Coach says that "timing is everything" when it comes to passing a football or placing a tennis shot. The same is true for economic planning.
While you and I plan on a calendar year basis, not so with governments. Their budget preparations, and fiscal years, occur at different times of the year, some in July and others in October.
Today, the federal government spends nearly 30 percent more than it collects. We are rocketing toward having the same debt ratios as European countries facing bailouts. As President Obama and Congress campaign on their laurels, the cracks in our economic structure grow larger.
China now prices oil in the Yuan, another assault against the U.S. dollar as the world's reserve currency. There isn't much oil being exchanged for the Yuan, but four years ago there was none.
Another bond advisory company downgraded the dollar within the last month. Meanwhile Senate Democrats report they are ready to study tax legislation and believe they can come out with a bill within 12 months.
If they're unsuccessful, then they will call for mandatory spending cuts. However, that "fiscal cliff" actually occurs in December. The Republican House speaker has made it clear that come then, House GOP members will not target millionaires and billionaires for punitive taxation, yet the Senate proposal is counting on that revenue. The president has said unless he approves of it, he will veto any legislation.
We are in gridlock and very likely will remain so for the next four years. Maybe, with a switch in the White House, things will change, but the House will probably remain Republican dominated and the Senate, Democrat controlled. Compromise would appear again to be out of reach.
All that being said, taxes probably aren't going to change for us this year, but not so next year. That reality impacts year end planning.
As individuals, we might delay charitable giving until next year when the rates will be higher so we get more tax deduction for our contribution. For the same reason, paying off interest accrued this year makes no sense if rates are likely to increase. The rule is get income accelerated into this year and defer deductions until next year.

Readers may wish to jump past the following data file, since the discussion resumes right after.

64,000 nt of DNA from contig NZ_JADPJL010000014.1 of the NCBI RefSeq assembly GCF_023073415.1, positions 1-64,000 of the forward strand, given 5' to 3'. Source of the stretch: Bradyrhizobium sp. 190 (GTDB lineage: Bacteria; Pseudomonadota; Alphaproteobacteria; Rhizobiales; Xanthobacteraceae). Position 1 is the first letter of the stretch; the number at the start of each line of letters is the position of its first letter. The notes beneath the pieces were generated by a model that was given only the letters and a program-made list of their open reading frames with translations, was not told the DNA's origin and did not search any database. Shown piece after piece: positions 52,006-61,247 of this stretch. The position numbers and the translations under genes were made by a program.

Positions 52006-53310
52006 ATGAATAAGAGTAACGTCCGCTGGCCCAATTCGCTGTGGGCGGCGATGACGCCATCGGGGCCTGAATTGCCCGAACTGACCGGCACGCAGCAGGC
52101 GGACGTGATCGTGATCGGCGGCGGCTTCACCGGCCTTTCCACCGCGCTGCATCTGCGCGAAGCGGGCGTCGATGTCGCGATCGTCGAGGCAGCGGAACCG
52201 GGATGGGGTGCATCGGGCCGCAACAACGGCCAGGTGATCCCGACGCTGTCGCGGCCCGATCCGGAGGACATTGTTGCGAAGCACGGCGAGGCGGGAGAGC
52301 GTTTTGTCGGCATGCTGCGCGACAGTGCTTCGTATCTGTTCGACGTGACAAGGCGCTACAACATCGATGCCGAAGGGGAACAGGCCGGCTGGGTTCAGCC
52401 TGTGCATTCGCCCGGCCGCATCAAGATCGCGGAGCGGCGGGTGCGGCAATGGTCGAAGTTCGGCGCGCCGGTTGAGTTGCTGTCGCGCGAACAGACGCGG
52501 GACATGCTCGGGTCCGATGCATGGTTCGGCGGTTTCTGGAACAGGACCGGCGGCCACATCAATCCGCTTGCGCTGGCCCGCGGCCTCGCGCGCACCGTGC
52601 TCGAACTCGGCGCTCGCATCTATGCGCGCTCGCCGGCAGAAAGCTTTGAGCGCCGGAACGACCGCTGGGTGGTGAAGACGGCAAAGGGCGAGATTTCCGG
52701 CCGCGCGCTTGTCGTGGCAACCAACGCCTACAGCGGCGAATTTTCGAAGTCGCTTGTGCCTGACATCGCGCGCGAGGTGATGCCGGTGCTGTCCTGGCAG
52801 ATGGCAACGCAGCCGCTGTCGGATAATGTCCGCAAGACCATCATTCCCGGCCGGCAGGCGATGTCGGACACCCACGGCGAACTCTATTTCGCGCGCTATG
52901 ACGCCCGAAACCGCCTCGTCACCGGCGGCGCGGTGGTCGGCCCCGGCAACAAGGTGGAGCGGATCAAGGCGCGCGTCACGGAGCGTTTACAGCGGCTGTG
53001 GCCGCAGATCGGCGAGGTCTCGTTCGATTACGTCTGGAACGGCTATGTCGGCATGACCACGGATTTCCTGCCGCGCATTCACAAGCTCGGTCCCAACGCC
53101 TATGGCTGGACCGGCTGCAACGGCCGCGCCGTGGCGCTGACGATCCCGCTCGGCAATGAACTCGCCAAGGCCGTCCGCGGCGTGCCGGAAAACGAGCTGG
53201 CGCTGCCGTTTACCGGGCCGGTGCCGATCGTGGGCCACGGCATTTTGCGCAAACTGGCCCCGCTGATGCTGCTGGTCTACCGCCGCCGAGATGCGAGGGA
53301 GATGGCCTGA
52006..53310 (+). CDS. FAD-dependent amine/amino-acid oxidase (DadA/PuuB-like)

This kind of thinking takes place because it's the best course to take when rates are rising.
Likewise, business will pay dividends at the end of this year and defer deductions until next. You will see stories next June that tax receipts are up for April taxes because of the actions of individuals and businesses. It will be heralded as the economy recovering, but it's really just the result of tax planning.
Forecasts for tax revenue will be too high because all taxpayers will be restructuring their financial affairs to pay as little as possible. Dividends, if the tax rate goes from 15 percent to the proposed 40 percent, will plummet. Stockholders will take a big dividend this year and none next year. Large, stock exchange traded companies can't easily change the timing of dividends but all other companies are much more flexible.
Both individuals and businesses will adjust to reduce their tax burden as much as possible. If Congress eliminated all deductions, I'd be OK with that, but it will never happen. Everyone has their own "sacred cow" and if Congress followed through with deduction elimination, they would never get re-elected. If our congressman raises our tax by eliminating our deductions, then we will eliminate our congressman in the next election.
Plan for next year as if your tax rate will increase, regardless of who is elected in a few weeks. Until we reform Social Security, Medicare, and Medicaid, we will remain in an economic lethargy.
Raising taxes takes investment money away from the private sector while cutting spending increases money for investment.
Leaving the government expenditures the same and reducing investment money by taxation virtually ensures further recession. Taxes aren't the problem, uncontrolled spending is the culprit.
As we escalate the size of government, we'll quickly see socialism/communism doesn't work as an economic system.
At least for now, we still are free to structure our incomes.